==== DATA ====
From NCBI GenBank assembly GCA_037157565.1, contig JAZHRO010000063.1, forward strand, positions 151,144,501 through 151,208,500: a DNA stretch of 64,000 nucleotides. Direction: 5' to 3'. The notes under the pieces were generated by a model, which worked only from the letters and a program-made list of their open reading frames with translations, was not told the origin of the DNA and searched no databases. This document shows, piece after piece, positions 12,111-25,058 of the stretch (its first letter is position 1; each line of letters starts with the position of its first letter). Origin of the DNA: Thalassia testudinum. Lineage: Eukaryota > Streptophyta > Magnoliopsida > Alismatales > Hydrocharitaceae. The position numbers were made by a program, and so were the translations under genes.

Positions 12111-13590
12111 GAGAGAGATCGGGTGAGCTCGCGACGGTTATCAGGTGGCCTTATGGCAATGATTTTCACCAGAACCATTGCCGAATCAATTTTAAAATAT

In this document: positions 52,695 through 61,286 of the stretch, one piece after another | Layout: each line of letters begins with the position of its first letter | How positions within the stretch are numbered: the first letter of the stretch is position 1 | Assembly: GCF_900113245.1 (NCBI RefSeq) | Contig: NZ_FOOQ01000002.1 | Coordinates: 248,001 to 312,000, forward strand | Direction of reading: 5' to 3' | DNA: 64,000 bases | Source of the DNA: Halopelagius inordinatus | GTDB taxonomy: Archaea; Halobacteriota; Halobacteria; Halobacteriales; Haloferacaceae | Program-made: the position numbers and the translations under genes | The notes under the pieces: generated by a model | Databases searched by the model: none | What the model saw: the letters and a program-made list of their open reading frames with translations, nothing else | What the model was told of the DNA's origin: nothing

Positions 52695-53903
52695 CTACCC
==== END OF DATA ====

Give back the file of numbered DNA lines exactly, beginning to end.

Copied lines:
From NCBI GenBank assembly GCA_037157565.1, contig JAZHRO010000063.1, forward strand, positions 151,144,501 through 151,208,500: a DNA stretch of 64,000 nucleotides. Direction: 5' to 3'. The notes under the pieces were generated by a model, which worked only from the letters and a program-made list of their open reading frames with translations, was not told the origin of the DNA and searched no databases. This document shows, piece after piece, positions 12,111-25,058 of the stretch (its first letter is position 1; each line of letters starts with the position of its first letter). Origin of the DNA: Thalassia testudinum. Lineage: Eukaryota > Streptophyta > Magnoliopsida > Alismatales > Hydrocharitaceae. The position numbers were made by a program, and so were the translations under genes.

Positions 12111-13590
12111 GAGAGAGATCGGGTGAGCTCGCGACGGTTATCAGGTGGCCTTATGGCAATGATTTTCACCAGAACCATTGCCGAATCAATTTTAAAATAT

In this document: positions 52,695 through 61,286 of the stretch, one piece after another | Layout: each line of letters begins with the position of its first letter | How positions within the stretch are numbered: the first letter of the stretch is position 1 | Assembly: GCF_900113245.1 (NCBI RefSeq) | Contig: NZ_FOOQ01000002.1 | Coordinates: 248,001 to 312,000, forward strand | Direction of reading: 5' to 3' | DNA: 64,000 bases | Source of the DNA: Halopelagius inordinatus | GTDB taxonomy: Archaea; Halobacteriota; Halobacteria; Halobacteriales; Haloferacaceae | Program-made: the position numbers and the translations under genes | The notes under the pieces: generated by a model | Databases searched by the model: none | What the model saw: the letters and a program-made list of their open reading frames with translations, nothing else | What the model was told of the DNA's origin: nothing

Positions 52695-53903
52695 CTACCC